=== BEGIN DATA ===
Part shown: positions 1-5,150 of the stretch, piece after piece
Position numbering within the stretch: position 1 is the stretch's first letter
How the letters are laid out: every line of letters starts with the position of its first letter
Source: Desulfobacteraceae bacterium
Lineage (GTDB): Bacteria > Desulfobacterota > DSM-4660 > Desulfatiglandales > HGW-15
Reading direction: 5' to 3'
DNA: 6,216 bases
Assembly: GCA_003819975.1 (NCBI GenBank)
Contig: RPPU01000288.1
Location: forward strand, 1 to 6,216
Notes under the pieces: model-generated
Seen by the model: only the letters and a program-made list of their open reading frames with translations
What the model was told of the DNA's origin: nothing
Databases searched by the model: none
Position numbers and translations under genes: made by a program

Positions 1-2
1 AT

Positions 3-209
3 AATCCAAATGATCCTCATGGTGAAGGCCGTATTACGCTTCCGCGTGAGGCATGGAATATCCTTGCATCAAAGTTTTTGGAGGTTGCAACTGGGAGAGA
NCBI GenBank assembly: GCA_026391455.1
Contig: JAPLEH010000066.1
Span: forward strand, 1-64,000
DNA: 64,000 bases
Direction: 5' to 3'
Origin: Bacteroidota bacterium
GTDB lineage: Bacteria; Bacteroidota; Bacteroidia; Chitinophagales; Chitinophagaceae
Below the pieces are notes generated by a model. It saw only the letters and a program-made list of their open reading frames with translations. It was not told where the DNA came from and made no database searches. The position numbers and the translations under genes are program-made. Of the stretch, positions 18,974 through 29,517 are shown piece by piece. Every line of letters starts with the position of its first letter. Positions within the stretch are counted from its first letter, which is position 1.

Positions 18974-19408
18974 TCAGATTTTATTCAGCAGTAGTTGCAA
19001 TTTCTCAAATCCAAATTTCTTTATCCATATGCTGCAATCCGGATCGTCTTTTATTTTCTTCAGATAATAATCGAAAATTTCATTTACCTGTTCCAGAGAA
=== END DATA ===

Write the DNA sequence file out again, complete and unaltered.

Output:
Part shown: positions 1-5,150 of the stretch, piece after piece
Position numbering within the stretch: position 1 is the stretch's first letter
How the letters are laid out: every line of letters starts with the position of its first letter
Source: Desulfobacteraceae bacterium
Lineage (GTDB): Bacteria > Desulfobacterota > DSM-4660 > Desulfatiglandales > HGW-15
Reading direction: 5' to 3'
DNA: 6,216 bases
Assembly: GCA_003819975.1 (NCBI GenBank)
Contig: RPPU01000288.1
Location: forward strand, 1 to 6,216
Notes under the pieces: model-generated
Seen by the model: only the letters and a program-made list of their open reading frames with translations
What the model was told of the DNA's origin: nothing
Databases searched by the model: none
Position numbers and translations under genes: made by a program

Positions 1-2
1 AT

Positions 3-209
3 AATCCAAATGATCCTCATGGTGAAGGCCGTATTACGCTTCCGCGTGAGGCATGGAATATCCTTGCATCAAAGTTTTTGGAGGTTGCAACTGGGAGAGA
NCBI GenBank assembly: GCA_026391455.1
Contig: JAPLEH010000066.1
Span: forward strand, 1-64,000
DNA: 64,000 bases
Direction: 5' to 3'
Origin: Bacteroidota bacterium
GTDB lineage: Bacteria; Bacteroidota; Bacteroidia; Chitinophagales; Chitinophagaceae
Below the pieces are notes generated by a model. It saw only the letters and a program-made list of their open reading frames with translations. It was not told where the DNA came from and made no database searches. The position numbers and the translations under genes are program-made. Of the stretch, positions 18,974 through 29,517 are shown piece by piece. Every line of letters starts with the position of its first letter. Positions within the stretch are counted from its first letter, which is position 1.

Positions 18974-19408
18974 TCAGATTTTATTCAGCAGTAGTTGCAA
19001 TTTCTCAAATCCAAATTTCTTTATCCATATGCTGCAATCCGGATCGTCTTTTATTTTCTTCAGATAATAATCGAAAATTTCATTTACCTGTTCCAGAGAA